Despite assurances from Gov. Bobby Jindal and his staff, Southern President Ronald Mason said Monday he is not yet ready to buy into the narrative that state funding for higher education will stabilize in 2014.
Speaking to the Press Club of Baton Rouge, Mason said the governor assured him and others that next year’s revenue predictions were looking up and there’s “a good chance for stable funding.”
Just one year without a budget cut would be a relief to Louisiana’s network of public colleges and universities which have become used to seeing their budgets reduced year after year.
Collectively, the schools have been stripped of nearly $700 million in state funds since 2008 as the governor and the Legislature maneuvered to balance state budgets.
Late Monday, Jindal reaffirmed what Mason said, releasing a prepared statement that said: “We’re optimistic about revenues for next year, and we’ll certainly make higher education a priority.”
Mason later said he doesn’t know if there is any real reason for optimism.
“I don’t have an independent assessment of it,” Mason said. “All I can do is repeat what I’ve been told. I don’t really have a sense of it and there are too many unknowns.”
During his roughly 45 minutes at the lectern, Mason also spoke about a recent movement to dismantle the Southern system, alumni’s dissatisfaction with the school and any tension that may exist between Southern and the state’s two-year institutions.
Southern has been dealing with a particularly hard set of financial circumstances as budget cuts have coincided with enrollment declines brought on in part by rising tuition costs and tougher admission standards mandated by the state.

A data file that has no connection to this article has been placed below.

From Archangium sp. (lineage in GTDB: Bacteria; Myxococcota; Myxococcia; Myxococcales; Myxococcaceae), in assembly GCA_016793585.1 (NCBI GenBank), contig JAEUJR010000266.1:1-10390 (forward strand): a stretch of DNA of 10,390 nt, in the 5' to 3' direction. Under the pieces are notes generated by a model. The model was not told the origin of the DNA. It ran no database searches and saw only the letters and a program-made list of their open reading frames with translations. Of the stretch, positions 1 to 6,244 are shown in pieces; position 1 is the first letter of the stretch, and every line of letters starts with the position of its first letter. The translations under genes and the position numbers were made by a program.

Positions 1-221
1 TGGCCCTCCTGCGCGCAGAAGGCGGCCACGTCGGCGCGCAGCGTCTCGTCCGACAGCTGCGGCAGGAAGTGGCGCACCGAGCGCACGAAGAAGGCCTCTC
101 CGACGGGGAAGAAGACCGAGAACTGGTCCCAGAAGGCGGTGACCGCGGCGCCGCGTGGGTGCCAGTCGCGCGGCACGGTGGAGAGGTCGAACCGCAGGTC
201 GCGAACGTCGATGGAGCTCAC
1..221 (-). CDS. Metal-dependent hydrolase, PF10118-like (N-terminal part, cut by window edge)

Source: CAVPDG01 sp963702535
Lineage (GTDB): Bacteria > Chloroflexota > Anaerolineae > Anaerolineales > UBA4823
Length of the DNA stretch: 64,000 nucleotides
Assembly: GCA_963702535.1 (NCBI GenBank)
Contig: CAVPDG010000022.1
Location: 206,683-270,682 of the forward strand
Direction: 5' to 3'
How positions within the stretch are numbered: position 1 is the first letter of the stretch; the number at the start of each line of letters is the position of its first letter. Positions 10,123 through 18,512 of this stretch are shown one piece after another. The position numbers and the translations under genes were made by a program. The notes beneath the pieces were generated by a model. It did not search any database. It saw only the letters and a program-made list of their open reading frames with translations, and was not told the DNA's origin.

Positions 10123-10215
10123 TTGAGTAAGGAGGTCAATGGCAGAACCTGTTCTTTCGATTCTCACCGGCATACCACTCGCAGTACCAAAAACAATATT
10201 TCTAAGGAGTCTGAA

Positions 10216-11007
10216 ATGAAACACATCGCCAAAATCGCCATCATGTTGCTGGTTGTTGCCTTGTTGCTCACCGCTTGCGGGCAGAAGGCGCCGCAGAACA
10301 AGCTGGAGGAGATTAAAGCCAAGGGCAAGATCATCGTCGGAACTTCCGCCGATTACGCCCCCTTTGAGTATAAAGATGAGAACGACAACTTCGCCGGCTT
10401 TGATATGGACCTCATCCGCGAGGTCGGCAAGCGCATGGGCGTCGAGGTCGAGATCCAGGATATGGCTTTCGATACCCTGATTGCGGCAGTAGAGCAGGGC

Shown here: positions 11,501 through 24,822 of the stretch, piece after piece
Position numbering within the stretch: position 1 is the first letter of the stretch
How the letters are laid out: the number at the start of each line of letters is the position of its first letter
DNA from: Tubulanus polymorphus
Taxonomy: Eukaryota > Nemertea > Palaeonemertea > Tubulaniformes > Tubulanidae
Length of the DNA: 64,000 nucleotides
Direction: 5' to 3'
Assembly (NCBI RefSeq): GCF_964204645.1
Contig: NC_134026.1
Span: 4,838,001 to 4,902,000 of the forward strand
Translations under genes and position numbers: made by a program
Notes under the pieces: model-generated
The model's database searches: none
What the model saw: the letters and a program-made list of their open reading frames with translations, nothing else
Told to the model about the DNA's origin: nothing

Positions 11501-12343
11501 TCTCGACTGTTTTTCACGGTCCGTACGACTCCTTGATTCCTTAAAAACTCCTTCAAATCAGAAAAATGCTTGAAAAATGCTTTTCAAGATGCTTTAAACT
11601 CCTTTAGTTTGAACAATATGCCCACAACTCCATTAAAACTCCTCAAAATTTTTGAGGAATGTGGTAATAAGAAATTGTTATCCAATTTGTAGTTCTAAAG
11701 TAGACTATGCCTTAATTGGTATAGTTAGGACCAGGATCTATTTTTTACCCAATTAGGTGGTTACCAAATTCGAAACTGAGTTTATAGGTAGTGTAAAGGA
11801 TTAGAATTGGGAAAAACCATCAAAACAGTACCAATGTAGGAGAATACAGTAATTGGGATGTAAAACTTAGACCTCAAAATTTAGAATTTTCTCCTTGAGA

Enrollment on the Baton Rouge campus was about 9,500 students in 2004 before it peaked at around 10,000 in the immediate aftermath of Hurricane Katrina.
After that, student numbers went into a free fall with Southern administrators estimating the school was losing between 300 and 400 students per year for several consecutive years.
This year, the Baton Rouge campus welcomed a much larger freshman class than usual, enrolling 1,115 first-time students compared to 743 last year. Overall, campus enrollment increased to 6,667 — representing an increase of several dozen students over last year.
Mason said things are looking up throughout the system as Southern has cut costs, cleaned up past accounting problems and centralized back office operations including going from five human resource offices — one on each campus — to one centralized department run by the system.
Southern has also been able to tap into student populations that were previously unreachable through more online degree programs and the SUSLA Connect initiative, Mason said.
Under the program, Southern’s two-year community college in Shreveport, known as SUSLA, offers remedial courses on the Baton Rouge and New Orleans campuses. Once students reach 18 credits, their enrollment automatically transfers and they become full-fledged university students.
Mason said he believes those type of changes has positioned Southern as a leader in a “state that is getting out of the higher ed business.”
“With all these changes, it’s clear some institutions are going to be standing when the dust settles,” he added.
It’s a stark contrast from three years ago, Mason said, when the Legislature was considering taking Southern’s New Orleans and Shreveport campuses away and folding them into other systems.
“Clearly somebody didn’t want Southern to be around,” Mason said.
But with a rosier outlook, comes better fortunes, he said, adding that fundraising is starting to pick up as former students recognize the direction Southern is headed.
“Our alumni have been a little disaffected with their alma mater as of late but we’re starting to reverse that,” Mason said.
Mason also addressed whether any tension exists between Southern and the Louisiana Community and Technical College System.
In higher education circles, LCTCS and its president, Joe May, are widely believed to have more political clout than the state’s other systems.
Mason said tension is too strong a word but added “clearly there is a policy afoot to drive new students into the two-year schools. Joe May has done a very good job convincing people that for workforce development you don’t need a four-year degree. That’s not true.
“There’s a misplaced notion that all we need are welders and electricians,” Mason continued. “I don’t think that’s the type of economy we want to build.”